Letters to the Editor: To whom it concerns, a Late, Late candidate for the job

Ryan Tubridy announced in March that he is leaving 'The Late Late Show'. Photo: Andres Poveda

Letters to the Editor

Television and radio presenters are stampeding away from even the slightest risk of hosting The Late Late Show. Nobody should panic – I’m willing to take up the role.

This has not been an easy decision. I have minimal enthusiasm, less interest and zero experience. I come without an agenda, without a bias, without a clue.

However, there are moments in history when a nation holds its breath and one person must step into the abyss of uncertainty. That moment is now, that abyss is this abyss, that person is me.

The road will be long, the journey fraught, the voyage lonesome, but I’m ready.

Breandán Ó Ceallaigh, Droichead na hInse, Baile Átha Cliath

What price neutrality? What price security and prosperity?

I am always a little sceptical of our use of the N-word – neutrality. I cannot help wondering, if the Russians did decide to snatch our dear (as in extortionate) land from our German and French colonisers, what exactly would we do to defend our neutrality? Protest to the UN? Good luck with that.

I was reminded of this on hearing that Micheál Martin intends keeping an eye on the Russian ships off our southern coast, with movements being “monitored” (ie, watched) by the Irish Defence Forces.

That Micheál’s eye is our last line of defence fills me with reassurance. And if you believe that, I have a bridge for sale. It crosses the Liffey at the end of O’Connell Street and has one careful owner, is deceptively spacious and offers all mod cons.

On a more serious note, if the Russians were to destroy the cable linking the US with western Europe, the economic consequences would be disastrous, not just for Ireland but for the world. Why are Mick Wallace and Clare Daly not protesting?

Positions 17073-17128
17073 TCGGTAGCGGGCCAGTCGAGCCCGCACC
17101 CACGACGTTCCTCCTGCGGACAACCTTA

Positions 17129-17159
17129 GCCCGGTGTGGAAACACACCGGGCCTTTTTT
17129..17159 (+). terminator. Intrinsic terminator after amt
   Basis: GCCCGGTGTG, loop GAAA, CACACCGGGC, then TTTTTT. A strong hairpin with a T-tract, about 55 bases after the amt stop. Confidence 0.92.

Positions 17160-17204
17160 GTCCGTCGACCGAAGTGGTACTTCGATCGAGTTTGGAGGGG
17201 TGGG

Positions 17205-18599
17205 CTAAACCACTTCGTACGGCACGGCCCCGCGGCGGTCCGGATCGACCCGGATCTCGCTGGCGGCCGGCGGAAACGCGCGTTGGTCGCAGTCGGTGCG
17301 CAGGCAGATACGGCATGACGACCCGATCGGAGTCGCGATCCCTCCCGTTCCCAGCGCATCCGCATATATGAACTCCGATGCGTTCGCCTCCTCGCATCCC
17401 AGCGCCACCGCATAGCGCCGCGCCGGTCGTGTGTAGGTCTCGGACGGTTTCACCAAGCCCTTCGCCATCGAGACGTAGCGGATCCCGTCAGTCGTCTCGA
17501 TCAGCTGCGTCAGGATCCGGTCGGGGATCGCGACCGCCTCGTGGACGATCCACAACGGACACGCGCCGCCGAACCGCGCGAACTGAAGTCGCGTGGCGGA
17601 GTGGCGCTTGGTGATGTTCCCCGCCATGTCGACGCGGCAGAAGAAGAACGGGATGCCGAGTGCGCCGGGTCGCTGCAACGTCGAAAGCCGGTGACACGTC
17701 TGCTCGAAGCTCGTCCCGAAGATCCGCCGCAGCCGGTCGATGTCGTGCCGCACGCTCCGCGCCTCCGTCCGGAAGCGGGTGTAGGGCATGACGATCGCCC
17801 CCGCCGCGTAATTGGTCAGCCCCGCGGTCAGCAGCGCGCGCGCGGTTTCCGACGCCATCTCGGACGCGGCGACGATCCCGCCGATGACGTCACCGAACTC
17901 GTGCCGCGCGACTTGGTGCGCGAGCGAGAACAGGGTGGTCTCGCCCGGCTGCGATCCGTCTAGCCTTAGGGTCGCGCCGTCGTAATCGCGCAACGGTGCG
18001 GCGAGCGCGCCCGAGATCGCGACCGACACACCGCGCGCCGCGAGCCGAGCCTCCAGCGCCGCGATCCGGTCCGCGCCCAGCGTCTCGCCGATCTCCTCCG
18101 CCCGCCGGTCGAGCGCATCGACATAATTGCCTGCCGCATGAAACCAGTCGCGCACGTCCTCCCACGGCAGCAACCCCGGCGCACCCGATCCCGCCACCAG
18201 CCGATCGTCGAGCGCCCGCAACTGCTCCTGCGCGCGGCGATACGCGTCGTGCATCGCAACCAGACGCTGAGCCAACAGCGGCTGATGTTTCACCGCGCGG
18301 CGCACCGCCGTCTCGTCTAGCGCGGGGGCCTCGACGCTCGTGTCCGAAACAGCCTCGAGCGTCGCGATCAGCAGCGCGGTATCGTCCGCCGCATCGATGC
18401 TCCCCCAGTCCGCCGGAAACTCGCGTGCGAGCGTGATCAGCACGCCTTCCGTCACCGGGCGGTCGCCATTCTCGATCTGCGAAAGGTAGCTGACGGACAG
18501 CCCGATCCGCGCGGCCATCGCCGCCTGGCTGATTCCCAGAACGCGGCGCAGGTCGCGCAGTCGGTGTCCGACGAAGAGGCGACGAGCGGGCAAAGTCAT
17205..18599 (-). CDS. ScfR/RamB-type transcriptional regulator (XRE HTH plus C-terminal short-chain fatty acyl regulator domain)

John O’Reilly, Swords, Co Dublin

How official bodies can clean up act on pollution study

Last October, a survey of air quality across Cork city called Clean Air Together was conducted by volunteer citizen scientists under the auspices of the Environment Protection Agency (EPA), An Taisce’s Environmental Education Unit and Cork City Council.

The agreed quality guidelines for nitrogen dioxide (NO2) adopted, however, were those of the outdated 2008 EU annual average guidelines of 40 micrograms per cubic metre, which resulted in just a few city centre streets showing high levels of NO2 pollution.

It is unclear why the more stringent 2021 World Health Organisation (WHO) agreed quality guidelines of 10 micrograms per cubic metre were not adopted, which would have demonstrated a different picture and would have indicated that most traffic-bearing streets throughout the city are heavily polluted with NO2.

There was also a serious problem with the methodology used, in that the NO2 test units were placed on the front walls of houses and buildings – in many cases as much as 20 metres from the roadside and polluting traffic, resulting in reduced and totally inaccurate measurements.

When questioned about this problem, a spokesman for the EPA said this method had been adopted because of fears of damage to the units by vandalism. It resulted, however, in compromised final results.

The EPA and Cork City Council, despite the incorrect methodology, could recover some credibility by simply reissuing the results based on WHO guidelines, followed by urgent action to mitigate the pollution.

John Leahy, Wilton Road, Cork

Raise wages to counter the effects of cost-of-living crisis

If food prices and the cost of living can’t come down, let’s ask the Government to demand an increase in our wages. I think that’s fair.

Eve Parnell, Dublin 8

Hate speech law and danger of a culture of censorship

I am writing to express my deep concern regarding the new Criminal Justice (Incitement to Violence or Hatred and Hate Offences) Bill 2022 – or Hate Speech Law – that is going through the Seanad.

While I understand the importance of preventing hate speech and promoting equality, I believe this new law goes too far in restricting freedom of expression and risks creating a culture of censorship in our society.

One of my main concerns with the new law is the vague and ambiguous language it uses to define hate speech. This could potentially lead to situations where individuals are punished for expressing legitimate opinions.

Elizabeth Moran, address with editor